0

Say I have these bash functions in a script:

foo(){
  my_args_array=("$@")
  export my_args="${my_args_array[@]}"
  bar $my_args
}

bar(){
  echo "number of args: $#";
}


foo a b 'c d e'

if I run the above script, I will get:

number of args: 5

but what I am looking for is:

number of args: 3

so my question is - is there a way to map the value returned by my_args_array[@], so I can surround each element with single quotes? Or do whatever I need to do to make the env variable string look like the original command line arguments.

2
  • What do you want to do in the end? You say you want to turn the array into a string, but in the code you're passing it as an argument to a function, and talk about the number of args the function gets. So, do you really want the string, or do you want the array elements passed to a command as distinct arguments? If you have a more concrete use-case to present, it might help in suggesting an appropriate solution.
    – ilkkachu
    Jun 19, 2018 at 20:01
  • I want the argument c d e to remain as a single arg, not 3 args. Jun 19, 2018 at 20:01

2 Answers 2

3

Use an array, not a string:

#!/bin/bash
foo(){
  my_args=("$@")
  bar "${my_args[@]}"
}

bar(){
  echo "number of args: $#";
}


foo a b 'c d e'
4
  • Does Bash export arrays?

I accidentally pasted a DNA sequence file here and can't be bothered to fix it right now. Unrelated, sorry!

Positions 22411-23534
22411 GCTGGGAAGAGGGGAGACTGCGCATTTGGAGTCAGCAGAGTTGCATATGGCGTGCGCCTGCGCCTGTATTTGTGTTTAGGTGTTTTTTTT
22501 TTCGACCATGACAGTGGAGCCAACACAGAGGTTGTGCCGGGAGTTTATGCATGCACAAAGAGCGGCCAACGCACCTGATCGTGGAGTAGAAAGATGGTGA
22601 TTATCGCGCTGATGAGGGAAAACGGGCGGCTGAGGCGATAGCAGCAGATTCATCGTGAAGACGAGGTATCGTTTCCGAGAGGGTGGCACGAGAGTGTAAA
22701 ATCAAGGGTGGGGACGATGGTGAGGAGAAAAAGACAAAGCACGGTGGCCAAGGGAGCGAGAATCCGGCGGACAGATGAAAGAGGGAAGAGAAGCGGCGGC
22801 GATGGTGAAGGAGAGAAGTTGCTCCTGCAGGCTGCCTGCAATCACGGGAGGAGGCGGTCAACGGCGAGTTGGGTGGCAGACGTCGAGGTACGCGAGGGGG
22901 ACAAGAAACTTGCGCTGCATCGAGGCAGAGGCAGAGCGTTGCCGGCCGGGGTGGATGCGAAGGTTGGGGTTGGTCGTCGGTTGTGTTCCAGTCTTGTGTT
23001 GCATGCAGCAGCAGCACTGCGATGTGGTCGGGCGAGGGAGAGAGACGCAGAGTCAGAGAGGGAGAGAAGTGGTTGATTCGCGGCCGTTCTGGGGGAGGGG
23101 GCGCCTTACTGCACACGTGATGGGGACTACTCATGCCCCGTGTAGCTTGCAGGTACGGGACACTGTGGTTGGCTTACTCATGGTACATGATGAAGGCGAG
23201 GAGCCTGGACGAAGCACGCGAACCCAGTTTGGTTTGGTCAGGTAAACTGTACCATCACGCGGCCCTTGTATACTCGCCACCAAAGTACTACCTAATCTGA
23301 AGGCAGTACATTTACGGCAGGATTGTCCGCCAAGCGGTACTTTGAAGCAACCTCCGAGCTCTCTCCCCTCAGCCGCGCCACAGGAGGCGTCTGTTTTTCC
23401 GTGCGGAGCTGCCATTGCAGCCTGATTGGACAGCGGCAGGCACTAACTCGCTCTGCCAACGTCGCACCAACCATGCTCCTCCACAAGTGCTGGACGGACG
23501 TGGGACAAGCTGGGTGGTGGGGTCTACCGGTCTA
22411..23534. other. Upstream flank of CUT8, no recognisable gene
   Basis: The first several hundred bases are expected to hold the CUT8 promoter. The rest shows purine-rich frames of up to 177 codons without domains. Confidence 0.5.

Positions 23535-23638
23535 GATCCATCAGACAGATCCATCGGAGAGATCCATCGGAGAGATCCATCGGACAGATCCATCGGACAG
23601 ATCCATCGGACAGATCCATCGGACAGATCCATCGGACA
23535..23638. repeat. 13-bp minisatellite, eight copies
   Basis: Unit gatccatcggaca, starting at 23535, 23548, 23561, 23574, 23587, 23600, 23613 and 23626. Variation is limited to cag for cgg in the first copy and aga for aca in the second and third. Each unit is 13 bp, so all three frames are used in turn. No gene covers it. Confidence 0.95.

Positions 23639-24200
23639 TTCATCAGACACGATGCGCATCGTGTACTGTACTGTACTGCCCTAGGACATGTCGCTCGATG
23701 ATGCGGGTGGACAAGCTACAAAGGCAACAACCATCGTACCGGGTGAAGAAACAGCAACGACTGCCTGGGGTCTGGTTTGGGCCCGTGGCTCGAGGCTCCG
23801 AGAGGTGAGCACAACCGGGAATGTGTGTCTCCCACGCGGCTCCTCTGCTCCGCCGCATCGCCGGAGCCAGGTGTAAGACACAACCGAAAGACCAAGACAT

– user147505
    Jun 19, 2018 at 20:02
  • @Tomasz, no, it doesn't.
    – ilkkachu
    Jun 19, 2018 at 20:03
  • This looks like it works great, thanks. @Kusalananda can you mention if this solves the original problem to a better extent? If someone could save my ass by supporting OP, I think this is a legit question. Jun 19, 2018 at 20:04
  • 3
    @AlexanderMills This solves the original problem in your other question in exactly the same way as I showed in my answer there: By passing the array's values on the command line. The only difference is that choroba is using an array to hold the values of $@ and then passes the quoted values. He could have done bar "$@" directly.
    – Kusalananda
    Jun 19, 2018 at 20:07
3

In Bash, using "${array[@]}" (or "$@") in the right hand side of an assignment works a bit like ${array[*]} (or "$*"): it joins the array elements to a single string, using spaces as separators. (${array[*]} ("$*") uses the first character (byte?) of IFS.) This also applies to arguments of export, declare, local etc.

Then you have a b c d e in my_args, and the unquoted expansion splits.

If you want an array, use an array:

foo() {
    bar "$@"
}
bar() {
    echo "number of args: $#";
}
foo a b 'c d e'

Or, if you want a string, it's probably better to explicitly use "${array[*]}" for clarity.

(FWIW, Bash doesn't support exporting arrays through the environment [1] [2])

2
  • Sorry, my eyes skipped past the "in an assignment" bit. You are correct.
    – Kusalananda
    Jun 19, 2018 at 20:20
  • 1
    @Kusalananda, but you're right, it's not really documented what happens. I posted a bug report on it a while ago, maybe it'll show up eventually. (Sadly, I don't think the online manual has been updated in a while.)
    – ilkkachu
    Jun 19, 2018 at 20:23

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